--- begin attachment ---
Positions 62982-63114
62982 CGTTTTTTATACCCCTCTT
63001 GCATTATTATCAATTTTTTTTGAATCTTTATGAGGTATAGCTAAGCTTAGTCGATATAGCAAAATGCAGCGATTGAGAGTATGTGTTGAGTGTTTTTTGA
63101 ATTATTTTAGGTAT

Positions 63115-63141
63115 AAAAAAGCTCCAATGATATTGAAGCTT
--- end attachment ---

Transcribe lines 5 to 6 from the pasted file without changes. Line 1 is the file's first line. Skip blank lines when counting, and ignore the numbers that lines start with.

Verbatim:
Positions 63115-63141
63115 AAAAAAGCTCCAATGATATTGAAGCTT